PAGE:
Module system notification mechanism

Bryan Atsatt bryan.atsatt at
Fri Jul 13 11:46:58 PDT 2007

(Sorry, somehow this message got marked read and I only just now saw it.)

Comments inline.

Stanley M. Ho wrote:
> Bryan Atsatt wrote:
>> Stanley, I assume you are proposing a general mechanism in which any
>> code can register listeners? If so, then I have to agree with Glyn that
>> this is not sufficient to implement a module "activator".
> The mechanism I have in mind can be registered only by code that have
> the appropriate security permissions, and untrusted code in the sandbox
> won't be able to listen to the notification.
> I am still a bit puzzled by why the module's state needs to be coupled
> directly to the result from the module's activator because this looks to
> me more like a solution to a problem than a requirement. For that model
> to work, I think there are couple underlying assumptions, but they might
> not be valid in our case:
> 1. If a module's activator is executed before the module is fully
> initialized, it can safely register something into some service lookup
> mechanism in the system.
> 2. The service lookup mechanism will make sure the registered thing from
> that module is not usable by other modules unless that module becomes
> fully initialized.
> 3. If the module's activator fails to execute when the module is being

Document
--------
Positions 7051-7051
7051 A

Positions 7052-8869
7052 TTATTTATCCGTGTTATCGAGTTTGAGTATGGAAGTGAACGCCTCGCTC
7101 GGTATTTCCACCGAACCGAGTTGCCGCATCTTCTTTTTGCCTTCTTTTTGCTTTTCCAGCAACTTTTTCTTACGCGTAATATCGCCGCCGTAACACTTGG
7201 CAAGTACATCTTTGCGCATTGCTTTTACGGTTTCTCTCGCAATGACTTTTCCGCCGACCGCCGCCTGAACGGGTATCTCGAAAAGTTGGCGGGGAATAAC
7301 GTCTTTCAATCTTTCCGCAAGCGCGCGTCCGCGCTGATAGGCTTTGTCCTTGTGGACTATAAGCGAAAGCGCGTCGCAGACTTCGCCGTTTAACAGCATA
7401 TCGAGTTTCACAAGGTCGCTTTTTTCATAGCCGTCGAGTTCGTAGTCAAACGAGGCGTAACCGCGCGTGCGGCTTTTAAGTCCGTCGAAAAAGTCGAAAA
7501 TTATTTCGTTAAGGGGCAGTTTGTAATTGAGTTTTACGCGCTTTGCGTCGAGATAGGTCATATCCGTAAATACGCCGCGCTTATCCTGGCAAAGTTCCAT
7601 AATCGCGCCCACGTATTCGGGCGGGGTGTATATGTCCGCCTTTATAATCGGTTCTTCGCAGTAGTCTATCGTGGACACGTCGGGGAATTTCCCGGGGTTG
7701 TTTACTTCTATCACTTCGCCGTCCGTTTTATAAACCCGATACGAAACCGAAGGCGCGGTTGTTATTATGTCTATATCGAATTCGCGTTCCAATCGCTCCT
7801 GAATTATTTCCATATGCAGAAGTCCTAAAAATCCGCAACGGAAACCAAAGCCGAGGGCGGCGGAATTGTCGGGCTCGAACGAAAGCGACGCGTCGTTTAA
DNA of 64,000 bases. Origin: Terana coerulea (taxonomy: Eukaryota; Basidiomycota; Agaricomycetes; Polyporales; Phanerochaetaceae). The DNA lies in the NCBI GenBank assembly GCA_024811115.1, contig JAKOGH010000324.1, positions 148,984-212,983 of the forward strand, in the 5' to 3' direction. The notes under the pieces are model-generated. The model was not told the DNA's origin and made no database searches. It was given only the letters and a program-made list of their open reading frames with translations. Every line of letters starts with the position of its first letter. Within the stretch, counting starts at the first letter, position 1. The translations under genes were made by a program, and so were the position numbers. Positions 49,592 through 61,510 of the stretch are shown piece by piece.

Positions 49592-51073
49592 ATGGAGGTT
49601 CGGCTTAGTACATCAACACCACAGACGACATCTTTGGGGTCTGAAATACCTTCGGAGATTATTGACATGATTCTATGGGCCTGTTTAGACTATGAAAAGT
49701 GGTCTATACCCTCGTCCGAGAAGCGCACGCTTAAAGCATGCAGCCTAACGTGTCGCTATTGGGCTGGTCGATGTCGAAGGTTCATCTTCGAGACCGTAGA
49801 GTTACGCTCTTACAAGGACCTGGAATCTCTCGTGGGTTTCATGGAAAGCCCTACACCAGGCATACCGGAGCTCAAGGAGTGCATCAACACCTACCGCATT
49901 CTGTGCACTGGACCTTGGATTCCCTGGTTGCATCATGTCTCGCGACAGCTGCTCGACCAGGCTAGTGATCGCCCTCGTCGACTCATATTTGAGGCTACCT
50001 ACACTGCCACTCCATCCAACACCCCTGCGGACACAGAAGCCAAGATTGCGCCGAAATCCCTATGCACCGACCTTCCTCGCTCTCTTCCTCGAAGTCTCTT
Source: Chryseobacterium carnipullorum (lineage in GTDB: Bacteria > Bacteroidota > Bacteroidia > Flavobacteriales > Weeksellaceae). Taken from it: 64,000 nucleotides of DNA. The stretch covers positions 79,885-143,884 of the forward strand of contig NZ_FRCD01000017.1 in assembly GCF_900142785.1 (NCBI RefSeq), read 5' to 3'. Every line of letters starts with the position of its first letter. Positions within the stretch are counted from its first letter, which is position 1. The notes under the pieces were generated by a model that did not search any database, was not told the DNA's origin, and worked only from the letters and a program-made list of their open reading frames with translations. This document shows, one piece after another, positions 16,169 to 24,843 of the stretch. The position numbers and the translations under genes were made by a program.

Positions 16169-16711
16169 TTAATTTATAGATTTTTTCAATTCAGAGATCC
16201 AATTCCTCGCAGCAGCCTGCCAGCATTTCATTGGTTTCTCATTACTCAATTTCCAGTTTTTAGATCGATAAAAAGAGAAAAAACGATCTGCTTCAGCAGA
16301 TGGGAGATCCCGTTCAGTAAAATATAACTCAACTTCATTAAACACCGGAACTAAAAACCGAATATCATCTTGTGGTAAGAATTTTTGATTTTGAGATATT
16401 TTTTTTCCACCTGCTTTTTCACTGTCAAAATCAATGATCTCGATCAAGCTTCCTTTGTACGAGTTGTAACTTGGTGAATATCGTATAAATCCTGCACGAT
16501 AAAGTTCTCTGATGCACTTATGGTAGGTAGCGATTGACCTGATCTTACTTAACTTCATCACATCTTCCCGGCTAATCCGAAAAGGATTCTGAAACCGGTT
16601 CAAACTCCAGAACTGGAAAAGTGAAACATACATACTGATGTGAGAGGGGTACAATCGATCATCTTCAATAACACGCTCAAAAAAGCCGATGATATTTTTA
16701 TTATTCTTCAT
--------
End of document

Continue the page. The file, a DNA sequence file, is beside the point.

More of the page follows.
> initialized, the module system knows how to work with the service lookup
> mechanism to undo all the unregisterations automatically and correctly.

So do you expect that java.util.ServiceLoader will do this?

> In this case, the module system probably needs to be highly integrated
> with the service lookup mechanism, and that mechanism should be the only
> one used by all the modules' activators. However, in practice, multiple
> service lookup mechanisms exist and can be used in the Java platform,
> and I don't think we should expect the module system will know how to
> work with these arbitrary mechanisms to provide the suggested module's
> state semantic in conjunction with the module's activator. Also, from
> our previous discussions, I think our consensus is to avoid pushing the
> service mechanism down to the module layer if possible.

I agree that we shouldn't try to push a *service* mechanism into the
module layer.

But a generic *activator* certainly seems appropriate. Some modules will
need to perform initialization prior to use (e.g. process a config file,
check some environmental constraints, populate a JNDI context, etc,
etc). Successful initialization for such a module is then a
pre-condition for use, and any failure should be treated exactly as
seriously as a resolution failure.

Yes, this *could* be done using the notification mechanism, but that
strikes me as a rather hackish approach. This use case is not limited to
"container" environments, so, IMO, should be made part of the spec.

And it seems like a rather small addition:

1. A simple interface that the module can implement, e.g.:

    interface ModuleActivator {
        public void start(Module module) throws Exception;
        public void release(Module module) throws Exception;

2. An annotation to declare the activator impl name.

3. Module system instantiates and invokes activator (at end of
prep/validation or a new step). An exception here would put the module
into ERROR state.

Exactly what such an activator does is mostly irrelevant, though it
clearly cannot consume the thread; the usual precautions here should

// Bryan

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